It was no surprising that the great Silvestre and his brothers had that courage and constant claw in each of his works, his passions and even in his way of taking with his brothers. Silvestre says:

“Necesitamos trazarnos una linea recta de trabajo y arte, si somos honrados y jóvenes, y altaneros e independientes.“ (“We need to draw a straight line of work and art, if we are honest and young, and haughty and independent.”) 3

Something that identifies Rosaura in her work in the “salt of the earth” is the faith that she had in this film although she would know that there might be some problems. She always wanted to cross that line that divides justice and faith. She thought she would make history in this movie. Shae was moved by the desire to defend the bottom and change the destiny, as well as her brother Silvestre who said:

“Compañeros, debemos tener una enorme fe, una confianza ilimitada en el destino de la nueva humanidad, y ese destino esta próximo a cumplirse” (“Companions, we must have great faith, unlimited trust in the destiny of the new humanity, and that destiny is nearing completion.”) 4

The film “salt of the earth” reminds me the film ” Redes” and the music of her brother always accompanied to the desire to be revealed and seek justice. Wanting or unintentionally she got into a situation that would mark her forever in her artistic career. Despite being vetoed in Hollywood and nobody wanted to work with Her in Mexico, this left her marked in politics. Her hope did not disappoint. She was really making history. She was an authentic Revueltas.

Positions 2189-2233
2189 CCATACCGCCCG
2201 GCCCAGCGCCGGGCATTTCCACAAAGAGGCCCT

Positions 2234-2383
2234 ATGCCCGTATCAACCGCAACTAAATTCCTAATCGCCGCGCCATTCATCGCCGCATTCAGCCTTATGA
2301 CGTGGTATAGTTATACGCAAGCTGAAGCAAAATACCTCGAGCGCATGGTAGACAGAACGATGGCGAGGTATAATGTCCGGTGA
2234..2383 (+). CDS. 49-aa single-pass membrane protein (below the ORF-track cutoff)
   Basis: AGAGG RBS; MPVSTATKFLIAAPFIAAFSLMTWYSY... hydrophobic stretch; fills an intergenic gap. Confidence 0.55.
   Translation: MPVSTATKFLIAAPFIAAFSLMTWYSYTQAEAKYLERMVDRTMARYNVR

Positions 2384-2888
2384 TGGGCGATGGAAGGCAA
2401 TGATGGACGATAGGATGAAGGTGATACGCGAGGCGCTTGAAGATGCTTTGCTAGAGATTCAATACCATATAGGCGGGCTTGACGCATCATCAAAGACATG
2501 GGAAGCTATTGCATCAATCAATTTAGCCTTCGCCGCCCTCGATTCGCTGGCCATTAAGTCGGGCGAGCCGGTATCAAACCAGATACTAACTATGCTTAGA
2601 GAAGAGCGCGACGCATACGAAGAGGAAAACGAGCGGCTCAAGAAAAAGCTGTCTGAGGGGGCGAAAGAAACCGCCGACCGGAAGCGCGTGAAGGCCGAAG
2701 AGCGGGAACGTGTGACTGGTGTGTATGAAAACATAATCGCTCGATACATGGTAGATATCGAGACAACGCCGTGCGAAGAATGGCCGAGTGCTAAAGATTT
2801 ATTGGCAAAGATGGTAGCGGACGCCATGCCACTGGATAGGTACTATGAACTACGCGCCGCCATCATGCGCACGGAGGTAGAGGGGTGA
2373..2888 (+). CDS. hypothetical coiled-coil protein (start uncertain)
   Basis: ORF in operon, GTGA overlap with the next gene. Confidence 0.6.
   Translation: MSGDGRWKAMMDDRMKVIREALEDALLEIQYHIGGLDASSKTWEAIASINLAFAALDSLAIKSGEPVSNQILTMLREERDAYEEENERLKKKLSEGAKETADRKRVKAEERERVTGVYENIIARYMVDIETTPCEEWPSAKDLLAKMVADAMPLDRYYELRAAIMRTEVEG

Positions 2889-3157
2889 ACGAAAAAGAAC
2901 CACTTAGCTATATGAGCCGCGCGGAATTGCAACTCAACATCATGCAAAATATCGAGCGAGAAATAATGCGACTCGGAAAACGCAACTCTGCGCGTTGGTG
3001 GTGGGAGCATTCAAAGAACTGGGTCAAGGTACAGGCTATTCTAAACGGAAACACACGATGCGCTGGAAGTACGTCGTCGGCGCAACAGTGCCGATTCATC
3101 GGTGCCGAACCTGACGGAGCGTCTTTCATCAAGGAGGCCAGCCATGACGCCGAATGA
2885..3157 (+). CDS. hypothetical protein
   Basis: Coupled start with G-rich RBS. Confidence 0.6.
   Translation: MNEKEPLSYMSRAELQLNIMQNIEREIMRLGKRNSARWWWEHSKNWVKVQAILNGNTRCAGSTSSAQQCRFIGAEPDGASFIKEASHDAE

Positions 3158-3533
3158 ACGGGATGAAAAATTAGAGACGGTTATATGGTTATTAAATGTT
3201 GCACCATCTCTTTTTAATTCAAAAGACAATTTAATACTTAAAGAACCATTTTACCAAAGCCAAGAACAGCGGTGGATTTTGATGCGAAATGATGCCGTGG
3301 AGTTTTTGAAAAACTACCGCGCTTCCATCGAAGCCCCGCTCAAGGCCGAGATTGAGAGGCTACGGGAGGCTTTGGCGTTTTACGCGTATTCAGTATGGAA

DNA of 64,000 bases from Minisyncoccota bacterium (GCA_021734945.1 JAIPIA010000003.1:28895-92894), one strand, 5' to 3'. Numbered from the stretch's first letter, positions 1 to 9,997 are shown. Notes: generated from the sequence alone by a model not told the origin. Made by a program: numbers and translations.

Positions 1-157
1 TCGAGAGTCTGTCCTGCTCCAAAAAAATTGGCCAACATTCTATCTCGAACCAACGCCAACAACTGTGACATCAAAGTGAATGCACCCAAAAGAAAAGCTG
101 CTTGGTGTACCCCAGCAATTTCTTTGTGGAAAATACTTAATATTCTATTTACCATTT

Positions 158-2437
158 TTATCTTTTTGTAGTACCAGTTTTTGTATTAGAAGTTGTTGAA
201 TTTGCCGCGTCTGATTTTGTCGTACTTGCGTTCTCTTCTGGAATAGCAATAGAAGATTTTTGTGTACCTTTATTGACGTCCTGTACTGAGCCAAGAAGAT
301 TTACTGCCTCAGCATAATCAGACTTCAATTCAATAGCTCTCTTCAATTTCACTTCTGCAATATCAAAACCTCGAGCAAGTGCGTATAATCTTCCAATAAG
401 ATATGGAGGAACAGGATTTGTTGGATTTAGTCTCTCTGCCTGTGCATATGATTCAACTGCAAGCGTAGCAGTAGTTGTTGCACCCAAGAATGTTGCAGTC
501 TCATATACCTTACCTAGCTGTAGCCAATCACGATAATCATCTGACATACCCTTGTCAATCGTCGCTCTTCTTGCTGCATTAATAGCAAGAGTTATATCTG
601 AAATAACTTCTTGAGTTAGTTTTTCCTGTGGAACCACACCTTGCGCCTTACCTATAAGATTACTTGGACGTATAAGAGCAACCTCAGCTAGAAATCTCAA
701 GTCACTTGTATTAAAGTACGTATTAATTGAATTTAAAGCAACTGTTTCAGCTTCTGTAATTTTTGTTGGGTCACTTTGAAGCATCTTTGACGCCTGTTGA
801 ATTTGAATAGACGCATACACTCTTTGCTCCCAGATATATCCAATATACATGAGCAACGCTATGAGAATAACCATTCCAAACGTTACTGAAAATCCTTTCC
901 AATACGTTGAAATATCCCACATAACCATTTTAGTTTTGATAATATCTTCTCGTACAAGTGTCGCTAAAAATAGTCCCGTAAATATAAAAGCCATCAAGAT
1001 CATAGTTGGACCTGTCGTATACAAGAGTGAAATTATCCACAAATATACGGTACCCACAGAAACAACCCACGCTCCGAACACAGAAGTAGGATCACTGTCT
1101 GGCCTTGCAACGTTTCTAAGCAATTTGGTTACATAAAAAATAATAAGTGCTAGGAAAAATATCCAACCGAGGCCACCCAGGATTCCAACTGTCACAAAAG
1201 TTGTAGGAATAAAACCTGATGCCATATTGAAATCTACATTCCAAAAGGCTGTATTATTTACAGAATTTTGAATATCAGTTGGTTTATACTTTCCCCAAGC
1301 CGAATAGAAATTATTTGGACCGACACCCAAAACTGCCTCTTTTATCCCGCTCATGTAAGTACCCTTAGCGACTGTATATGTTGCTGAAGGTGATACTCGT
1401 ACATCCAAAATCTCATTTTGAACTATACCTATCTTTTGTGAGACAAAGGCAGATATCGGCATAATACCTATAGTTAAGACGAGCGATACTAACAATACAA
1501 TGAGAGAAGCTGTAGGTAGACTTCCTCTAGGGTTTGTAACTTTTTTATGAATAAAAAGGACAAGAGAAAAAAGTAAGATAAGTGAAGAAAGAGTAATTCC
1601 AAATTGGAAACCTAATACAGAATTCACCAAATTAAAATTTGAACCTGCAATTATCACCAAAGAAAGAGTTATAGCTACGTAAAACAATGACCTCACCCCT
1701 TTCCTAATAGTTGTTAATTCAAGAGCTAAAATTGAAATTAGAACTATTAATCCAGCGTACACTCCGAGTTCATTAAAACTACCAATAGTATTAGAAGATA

1.Page of Olivia Revueltas, Grandaughter of Jose Revueltas.

“Entrevista a Maria Revueltas para el canal  de I.P. N. “

(Permiso otorgado por el I. P. N. Mexico, para la exibición de éste video.)

(accesed February 16,2017).

  1. Revueltas, Silvestre Revueltas por él mismo: apuntes autobiograficos, diarios, correspondencia y otros escritos de un agran músico. Page 187
  2. Revueltas, Silvestre Revueltas por él mismo: apuntes autobiograficos, diarios, correspondencia y otros escritos de un agran músico Page 183
  3. Revueltas, Silvestre Revueltas por él mismo: apuntes autobiograficos, diarios, correspondencia y otros escritos de un agran músico. Page 209


  1. Revueltas, José. Los Revueltas, 1987. Carta para Rosaura Revueltas. Mexico, D.F. 16 Nov. 1955

Los Revueltas 1987 v. II, 13- 14.

  1. Revueltas, Rosaura. Los Revueltas, 1987. Carta para José Revueltas. Berlín, Alemania. 12 Sept. 1956

Los Revueltas. Mexico: Grijalbo, 1979, P. 167.




Revolutionary artist, Rosaura Revueltas



Revolutionary: involving or causing a complete or dramatic change.